With Halloween “creeping” up and followed closely by Thanksgiving and Christmas, there are a lot of treats to contend with.
Here are the strategies that seem to work best for my family:
While the options may seem endless, selecting your primary care physician—typically a doctor who practices Family Medicine, Internal Medicine or General Practice—may be one of the most important health decisions you can make. Not only will you build a relationship
with this physician over time, but he or she can provide you with preventive care that may help improve your overall health.
Everyone may have different preferences when it comes to choosing a doctor. Similar to hiring for fit, selecting your primary care physician can be a similar task. One thing to keep in mind: It’s best to choose a physician before you need one, this way you
can build a relationship and share your health history without having to rush to a decision.
John Revis, MD, Internal Medicine physician at NorthShore, provides some quick tips on what to consider when selecting your primary care physician:
How long have you had your primary care physician? What qualities do you look for in a doctor?
Do Downward-Facing Dog, Plank, Warrior I and Child’s Pose sound familiar? While you’ve probably heard of at least one of these popular yoga poses, maybe you’ve even done a few of them yourself.
Yoga—originating in India—is a practice that has been around for centuries. Yoga is a vast body of knowledge which includes physical exercise done through the practice of yoga poses, breathing exercises to calm the nervous system, meditation practices to focus
the mind, dietary practices to detoxify the body, herbal oil massages to nourish the skin, philosophy for living a peaceful life and the Science of Ayurveda (The Indian Medical System which includes Ayurvedic Acupuncture, Ayurvedic Herbs and Ayurvedic Massage
Therapies). Yoga is an entire system of self-care and self-realization which was one of the first paradigms of Energy Medicine known to man.
Hatha Yoga is a type of exercise, that when done correctly, can be good for people of all ages and physical abilities. Polly Liontis, Yoga Instructor (Certified by the Himalayan Institute and a Licensed Massage Therapist/LMT), identifies some of the health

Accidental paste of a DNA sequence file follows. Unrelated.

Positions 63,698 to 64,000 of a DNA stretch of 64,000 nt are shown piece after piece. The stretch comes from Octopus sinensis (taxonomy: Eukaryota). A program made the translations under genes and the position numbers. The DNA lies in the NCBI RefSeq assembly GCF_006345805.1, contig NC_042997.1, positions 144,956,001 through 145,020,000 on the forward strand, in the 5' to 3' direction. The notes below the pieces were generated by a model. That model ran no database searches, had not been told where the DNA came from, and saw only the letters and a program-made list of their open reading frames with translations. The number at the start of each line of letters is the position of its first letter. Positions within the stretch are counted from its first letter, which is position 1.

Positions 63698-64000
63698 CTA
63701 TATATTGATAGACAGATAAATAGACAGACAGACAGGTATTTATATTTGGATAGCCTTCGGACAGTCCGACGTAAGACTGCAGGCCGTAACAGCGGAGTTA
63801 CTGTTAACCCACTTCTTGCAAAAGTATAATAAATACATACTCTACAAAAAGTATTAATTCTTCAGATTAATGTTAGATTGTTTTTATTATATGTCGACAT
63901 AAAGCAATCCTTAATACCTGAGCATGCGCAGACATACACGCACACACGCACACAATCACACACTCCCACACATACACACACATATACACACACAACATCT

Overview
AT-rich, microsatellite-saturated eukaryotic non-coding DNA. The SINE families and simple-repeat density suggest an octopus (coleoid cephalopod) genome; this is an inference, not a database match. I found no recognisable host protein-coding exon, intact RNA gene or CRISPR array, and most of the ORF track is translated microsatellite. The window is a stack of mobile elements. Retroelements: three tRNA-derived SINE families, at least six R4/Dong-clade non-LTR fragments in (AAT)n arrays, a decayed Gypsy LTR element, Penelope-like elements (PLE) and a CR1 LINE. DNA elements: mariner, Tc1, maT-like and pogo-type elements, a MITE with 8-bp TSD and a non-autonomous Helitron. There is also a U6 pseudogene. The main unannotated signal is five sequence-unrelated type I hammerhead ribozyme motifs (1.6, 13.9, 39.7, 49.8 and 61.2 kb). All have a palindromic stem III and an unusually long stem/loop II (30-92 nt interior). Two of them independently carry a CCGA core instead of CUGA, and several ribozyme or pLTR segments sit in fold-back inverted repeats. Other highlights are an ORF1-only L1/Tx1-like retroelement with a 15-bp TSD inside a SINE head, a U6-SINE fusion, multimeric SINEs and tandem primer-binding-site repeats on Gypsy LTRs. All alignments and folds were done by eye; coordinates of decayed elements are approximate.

benefits of practicing yoga:
Have you ever practiced yoga? What are some of your favorite poses?
Brush your teeth after every meal. Floss regularly. Avoid drinking too many sugary beverages. There are plenty of things that we can do to help promote oral health. Yet for many of us, we brush our teeth without realizing how important a clean mouth is to
our overall health. In fact, your mouth can provide the firsthand view on nutrition and infections, both of which can affect the rest of your body.
Once our baby teeth fall out, we only get one set of teeth. With the proper prevention and care, most oral conditions and diseases can be avoided or greatly reduced. Mira Diora, DDS, and Jennifer Moy, Dental Hygienist, give the following tips to keep your mouth
healthy and clean:
How many times a day do you brush your teeth? Do you floss every day?
October is Breast Cancer Awareness Month, and one fact many of us may not be aware of is that breast cancer can affect both women and men. Men, just like women, have breast tissue, thus making it possible to also develop breast cancer. Breast cancer is not
very common in men, and most men who are diagnosed with it do not develop it until they are older (50 to 60 years of age). However, younger men can also develop breast cancer, making it very important to identify signs and symptoms. The incidence of breast
cancer in men is very low. Yet, a strong family history of breast cancer, particularly in younger family members, increases the risk of breast cancer in men. In patients with a BRCA genetic mutation, the age of diagnosis is younger. If present, the lifetime
risk of developing breast cancer in a man is approximately 6%.
David J. Winchester, MD, Breast Surgeon at NorthShore, identifies what men should look for to determine breast cancer:
Breast cancer is often diagnosed at later stages in men. If you notice any of the signs listed above, plan to reach out to your physician for evaluation.
Are you surprised that breast cancer affects men? What other information would you want to learn about on the topic?
It’s one thing for an elderly relative, friend or loved one to be forgetful from time to time, but if you begin